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Sentürk A;Pfennig S;Weiss A;Burk K;Acker-Palmer A;
Ephrin Bs are essential components of the Reelin pathway to regulate neuronal migration.
Scopus: 117 ()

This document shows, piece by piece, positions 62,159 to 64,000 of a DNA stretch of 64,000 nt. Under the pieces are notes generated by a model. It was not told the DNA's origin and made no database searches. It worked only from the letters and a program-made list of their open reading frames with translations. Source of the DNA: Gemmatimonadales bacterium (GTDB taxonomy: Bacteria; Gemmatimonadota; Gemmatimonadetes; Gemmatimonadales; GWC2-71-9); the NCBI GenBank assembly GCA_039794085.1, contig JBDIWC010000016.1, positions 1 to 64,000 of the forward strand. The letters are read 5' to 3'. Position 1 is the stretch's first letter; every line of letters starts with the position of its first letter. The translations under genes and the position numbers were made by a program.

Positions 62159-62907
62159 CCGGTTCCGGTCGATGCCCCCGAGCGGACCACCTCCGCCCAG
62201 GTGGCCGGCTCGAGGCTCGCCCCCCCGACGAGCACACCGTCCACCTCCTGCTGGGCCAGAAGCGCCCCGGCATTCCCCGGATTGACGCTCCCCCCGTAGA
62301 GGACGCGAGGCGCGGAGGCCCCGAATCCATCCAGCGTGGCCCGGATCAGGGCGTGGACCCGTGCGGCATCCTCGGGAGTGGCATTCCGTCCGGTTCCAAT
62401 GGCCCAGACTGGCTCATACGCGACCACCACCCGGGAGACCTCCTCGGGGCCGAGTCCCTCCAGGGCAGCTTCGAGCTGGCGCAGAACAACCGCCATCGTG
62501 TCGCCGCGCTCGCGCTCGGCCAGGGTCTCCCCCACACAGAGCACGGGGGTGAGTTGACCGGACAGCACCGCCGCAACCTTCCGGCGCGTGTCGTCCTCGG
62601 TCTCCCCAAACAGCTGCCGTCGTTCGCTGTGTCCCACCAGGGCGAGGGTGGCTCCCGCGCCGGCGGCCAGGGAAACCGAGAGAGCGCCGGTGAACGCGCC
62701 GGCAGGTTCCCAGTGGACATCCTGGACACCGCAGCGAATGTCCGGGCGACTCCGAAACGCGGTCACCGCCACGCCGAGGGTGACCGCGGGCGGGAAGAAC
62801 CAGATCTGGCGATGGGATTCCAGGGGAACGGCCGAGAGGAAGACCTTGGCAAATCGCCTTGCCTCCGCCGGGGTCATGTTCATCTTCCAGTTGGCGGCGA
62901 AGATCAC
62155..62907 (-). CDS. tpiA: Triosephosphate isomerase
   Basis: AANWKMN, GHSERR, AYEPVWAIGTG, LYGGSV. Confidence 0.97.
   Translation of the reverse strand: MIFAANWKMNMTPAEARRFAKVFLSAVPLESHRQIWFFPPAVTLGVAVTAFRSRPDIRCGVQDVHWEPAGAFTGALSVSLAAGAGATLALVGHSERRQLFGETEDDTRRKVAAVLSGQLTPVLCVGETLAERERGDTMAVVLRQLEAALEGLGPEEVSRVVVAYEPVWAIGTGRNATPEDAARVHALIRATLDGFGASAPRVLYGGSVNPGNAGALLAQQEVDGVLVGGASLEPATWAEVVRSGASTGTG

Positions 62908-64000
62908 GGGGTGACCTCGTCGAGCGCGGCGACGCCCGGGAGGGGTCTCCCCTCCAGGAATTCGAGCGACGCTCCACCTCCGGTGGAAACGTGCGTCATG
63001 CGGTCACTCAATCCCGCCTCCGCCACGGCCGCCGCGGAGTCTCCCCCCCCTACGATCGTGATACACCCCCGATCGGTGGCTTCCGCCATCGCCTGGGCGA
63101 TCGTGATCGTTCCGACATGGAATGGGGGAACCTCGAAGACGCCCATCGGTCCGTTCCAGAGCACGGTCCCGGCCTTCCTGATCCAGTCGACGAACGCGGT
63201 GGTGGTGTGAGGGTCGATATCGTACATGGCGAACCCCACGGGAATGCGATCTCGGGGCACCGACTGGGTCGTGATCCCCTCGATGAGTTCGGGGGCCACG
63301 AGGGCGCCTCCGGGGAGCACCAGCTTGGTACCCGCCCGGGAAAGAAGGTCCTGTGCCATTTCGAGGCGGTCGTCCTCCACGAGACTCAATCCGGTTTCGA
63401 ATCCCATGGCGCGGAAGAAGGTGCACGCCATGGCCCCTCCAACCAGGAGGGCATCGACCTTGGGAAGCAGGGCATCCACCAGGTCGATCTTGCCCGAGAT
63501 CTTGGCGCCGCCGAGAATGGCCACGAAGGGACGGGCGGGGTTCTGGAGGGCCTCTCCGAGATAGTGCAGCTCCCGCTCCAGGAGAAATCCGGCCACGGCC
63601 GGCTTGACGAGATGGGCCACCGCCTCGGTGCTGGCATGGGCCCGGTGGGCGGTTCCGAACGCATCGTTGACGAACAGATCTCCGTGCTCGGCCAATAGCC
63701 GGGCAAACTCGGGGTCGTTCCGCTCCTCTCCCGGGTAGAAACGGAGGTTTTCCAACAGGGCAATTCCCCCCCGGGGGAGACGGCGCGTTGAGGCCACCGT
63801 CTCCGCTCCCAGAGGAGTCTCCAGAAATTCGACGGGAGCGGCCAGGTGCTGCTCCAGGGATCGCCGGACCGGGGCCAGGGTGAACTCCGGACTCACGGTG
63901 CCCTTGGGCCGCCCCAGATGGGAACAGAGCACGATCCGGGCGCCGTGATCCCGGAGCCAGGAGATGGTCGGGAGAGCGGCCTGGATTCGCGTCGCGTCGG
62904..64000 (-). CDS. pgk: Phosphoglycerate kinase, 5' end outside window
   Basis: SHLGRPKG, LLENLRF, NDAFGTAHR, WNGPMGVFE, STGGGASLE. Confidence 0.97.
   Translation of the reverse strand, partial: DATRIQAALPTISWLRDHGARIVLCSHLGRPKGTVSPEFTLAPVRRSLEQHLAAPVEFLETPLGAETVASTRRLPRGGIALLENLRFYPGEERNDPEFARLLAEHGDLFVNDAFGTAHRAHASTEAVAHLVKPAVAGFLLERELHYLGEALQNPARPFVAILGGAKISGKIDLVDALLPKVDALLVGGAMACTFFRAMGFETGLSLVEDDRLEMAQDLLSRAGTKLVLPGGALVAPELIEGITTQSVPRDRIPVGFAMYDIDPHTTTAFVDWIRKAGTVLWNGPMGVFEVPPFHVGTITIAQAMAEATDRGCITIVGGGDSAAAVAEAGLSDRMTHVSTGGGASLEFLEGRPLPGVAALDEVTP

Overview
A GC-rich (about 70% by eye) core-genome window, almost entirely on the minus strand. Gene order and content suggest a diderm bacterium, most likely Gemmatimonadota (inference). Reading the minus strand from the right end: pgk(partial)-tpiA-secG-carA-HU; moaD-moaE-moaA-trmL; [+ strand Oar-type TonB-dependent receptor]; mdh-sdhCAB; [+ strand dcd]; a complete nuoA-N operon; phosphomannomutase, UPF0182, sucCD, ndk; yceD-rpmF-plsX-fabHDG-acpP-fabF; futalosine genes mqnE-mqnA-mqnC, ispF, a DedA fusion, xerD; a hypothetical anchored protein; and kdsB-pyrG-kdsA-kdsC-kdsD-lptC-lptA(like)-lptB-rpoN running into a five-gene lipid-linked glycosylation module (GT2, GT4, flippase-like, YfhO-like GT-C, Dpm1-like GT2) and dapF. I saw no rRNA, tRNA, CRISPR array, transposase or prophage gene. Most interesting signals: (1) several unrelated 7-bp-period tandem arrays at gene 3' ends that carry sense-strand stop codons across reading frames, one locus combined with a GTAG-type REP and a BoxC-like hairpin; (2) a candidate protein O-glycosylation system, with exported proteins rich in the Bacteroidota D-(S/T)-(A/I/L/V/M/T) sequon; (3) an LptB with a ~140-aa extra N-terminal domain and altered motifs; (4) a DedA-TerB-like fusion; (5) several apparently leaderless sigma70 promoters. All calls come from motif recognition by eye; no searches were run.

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Coordinated migration of neurons in the developing and adult brain is essential for its proper function. The secreted glycoprotein Reelin (also known as RELN) guides migration of neurons by binding to two lipoprotein receptors, the very-low-density lipoprotein receptor (VLDLR) and apolipoprotein E receptor 2 (ApoER2, also known as LRP8). Loss of Reelin function in humans results in the severe developmental disorder lissencephaly and it has also been associated with other neurological disorders such as epilepsy, schizophrenia and Alzheimer's disease. The molecular mechanisms by which Reelin activates its receptors and controls cellular functions are largely unknown. Here we show that the neuronal guidance cues ephrin B proteins are essential for Reelin signalling during the development of laminated structures in the brain. We show that ephrin Bs genetically interact with Reelin. Notably, compound mouse mutants (Reln(+/-); Efnb3(-/-) or Reln(+/-); Efnb2(-/-)) and triple ephrin B1, B2, B3 knockouts show neuronal migration defects that recapitulate the ones observed in the neocortex, hippocampus and cerebellum of the reeler mouse. Mechanistically, we show that Reelin binds to the extracellular domain of ephrin Bs, which associate at the membrane with VLDLR and ApoER2 in neurons. Clustering of ephrin Bs leads to the recruitment and phosphorylation of Dab1 which is necessary for Reelin signalling. Conversely, loss of function of ephrin Bs severely impairs Reelin-induced Dab1 phosphorylation. Importantly, activation of ephrin Bs can rescue the reeler neuronal migration defects in the absence of Reelin protein. Together, our results identify ephrin Bs as essential components of the Reelin receptor/signalling pathway to control neuronal migration during the development of the nervous system.
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